For organizations, growth is almost always a good thing. But the way rapid growth strains and breaks internal systems and processes is not.
“There are good problems to have when it comes to growth, but they’re problems nonetheless,” said Heather Long, CFO of CapTech, an IT services and consulting company, in a recent converation.
For CapTech, a national expansion threw its issues into sharp relief—which included the significant effort ensuring the accuracy of its financial data and forecasting, inefficient organizational silos, and outdated legacy systems.
“We decided to open four new offices in one year,” said Long. “And we realized that we can’t continue our manual operational systems and processes office by office anymore.”
We spoke to Long about CapTech’s journey moving to one system for managing project workflows and data across her organization. She also discussed the integration process and best practices when implementing an enterprise resource planning (ERP) system.
Can you share more about what CapTech does, and how it operates?
CapTech is a national IT services and consulting company. We just celebrated our 25th anniversary in April and have expertise in technical engineering, customer experience, and data and analytics, among other areas. Headquartered in Richmond, Virginia, we have a physical presence in eight locations across the country and employees in about 35 states.
We’re definitely a technology-first company. The underlying piece of DNA that separates us is that we’re technologists, engineers, and integrators doing cutting-edge and custom work. We also live and die by our core values of being resilient and flexible. This has served us well in adapting over the past couple of years.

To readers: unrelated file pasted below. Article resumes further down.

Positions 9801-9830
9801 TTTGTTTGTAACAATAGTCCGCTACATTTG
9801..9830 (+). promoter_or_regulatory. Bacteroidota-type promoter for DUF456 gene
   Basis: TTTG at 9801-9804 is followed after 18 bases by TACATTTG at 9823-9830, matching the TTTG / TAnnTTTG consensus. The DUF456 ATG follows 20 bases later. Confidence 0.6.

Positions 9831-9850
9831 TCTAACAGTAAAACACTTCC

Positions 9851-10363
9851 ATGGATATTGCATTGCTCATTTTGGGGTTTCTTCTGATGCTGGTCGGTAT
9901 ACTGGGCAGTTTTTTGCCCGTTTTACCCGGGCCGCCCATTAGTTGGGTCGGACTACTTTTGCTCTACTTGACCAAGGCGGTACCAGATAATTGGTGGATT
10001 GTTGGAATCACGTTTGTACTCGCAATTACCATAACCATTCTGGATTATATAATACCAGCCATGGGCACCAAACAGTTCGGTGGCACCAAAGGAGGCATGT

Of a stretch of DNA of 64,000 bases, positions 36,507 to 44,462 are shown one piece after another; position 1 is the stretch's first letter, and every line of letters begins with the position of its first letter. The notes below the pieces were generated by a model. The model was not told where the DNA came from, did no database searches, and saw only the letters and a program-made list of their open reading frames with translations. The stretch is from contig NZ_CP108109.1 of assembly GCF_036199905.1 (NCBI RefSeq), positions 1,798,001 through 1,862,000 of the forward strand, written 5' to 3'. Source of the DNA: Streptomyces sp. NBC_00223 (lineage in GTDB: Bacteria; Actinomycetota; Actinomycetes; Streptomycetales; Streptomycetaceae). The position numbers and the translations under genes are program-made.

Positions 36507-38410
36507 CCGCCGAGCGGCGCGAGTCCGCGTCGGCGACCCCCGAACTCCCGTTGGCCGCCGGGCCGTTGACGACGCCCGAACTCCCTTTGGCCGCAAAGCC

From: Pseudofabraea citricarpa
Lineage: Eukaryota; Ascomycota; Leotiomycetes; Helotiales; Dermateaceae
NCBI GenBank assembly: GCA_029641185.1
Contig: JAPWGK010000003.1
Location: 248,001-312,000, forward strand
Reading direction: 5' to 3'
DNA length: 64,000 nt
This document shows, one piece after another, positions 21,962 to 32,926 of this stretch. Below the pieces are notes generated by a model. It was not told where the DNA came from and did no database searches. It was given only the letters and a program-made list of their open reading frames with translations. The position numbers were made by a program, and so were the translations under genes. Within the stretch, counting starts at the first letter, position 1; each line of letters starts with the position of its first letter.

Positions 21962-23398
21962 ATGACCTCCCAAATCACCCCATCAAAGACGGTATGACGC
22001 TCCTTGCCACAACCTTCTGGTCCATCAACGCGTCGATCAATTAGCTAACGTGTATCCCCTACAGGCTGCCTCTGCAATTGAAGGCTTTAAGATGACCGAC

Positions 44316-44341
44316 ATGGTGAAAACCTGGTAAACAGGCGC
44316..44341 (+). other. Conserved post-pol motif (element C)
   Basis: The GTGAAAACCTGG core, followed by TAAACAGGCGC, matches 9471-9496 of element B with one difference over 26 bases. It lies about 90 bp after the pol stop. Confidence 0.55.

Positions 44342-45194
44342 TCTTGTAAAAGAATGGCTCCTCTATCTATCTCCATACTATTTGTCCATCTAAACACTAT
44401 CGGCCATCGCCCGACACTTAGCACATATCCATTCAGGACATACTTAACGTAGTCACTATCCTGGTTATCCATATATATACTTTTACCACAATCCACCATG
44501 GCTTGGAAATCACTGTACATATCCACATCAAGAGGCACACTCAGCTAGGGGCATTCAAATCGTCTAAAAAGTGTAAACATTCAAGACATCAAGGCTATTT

How has CapTech grown over 25 years? Were there any issues due to that growth?
There are good problems to have when it comes to growth, but they’re problems nonetheless. If I could name the issue in one word, it’d be “disconnection.” We evolved from a local, mid-Atlantic firm to one with a much larger national reach. Our tools were designed, however, to support an organization with everybody located in one area.
Prior to Workday, the time spent verifying data was challenging. Our HR systems were separate and distinct from other areas of the company, such as financial, payroll, and operations. We all had our own data and our own methodologies for calculating different metrics and tracking different performance values. We did a lot of things manually, including HR processes. We kept stuff in SharePoint, Excel files, and Word documents.
We couldn’t move faster because our tools required manual inputs. Even simple things became an issue. We spent the majority of our time making sure data was correct across multiple tools and systems.
We couldn’t help the organization determine what that data meant across silos so it could make real-time decisions. There had to be a better way.
Was there a specific impetus to begin looking for solutions?
We decided to open four new offices in one year. And we realized that we can’t continue our manual operational systems and processes office by office anymore. We can’t run performance processes for employees in Denver, Atlanta, and other places without an actual tool to help us connect and run the business. As we rapidly expanded, things became even more complex—keeping things simple became harder.
As we’re a services organization where people are your product, we needed an enterprise system that was fully integrated end to end so that the people, information, and governance processes were married to the financial and project processes. We looked at the full competitive landscape and realized that a single solution was the best scalable platform for growth.
We eventually selected Workday because of the architecture. We liked the single solution, but we homed in on the architecture most of all. I could also visualize where I wanted to go from a reporting point of view for different dimensions of our business.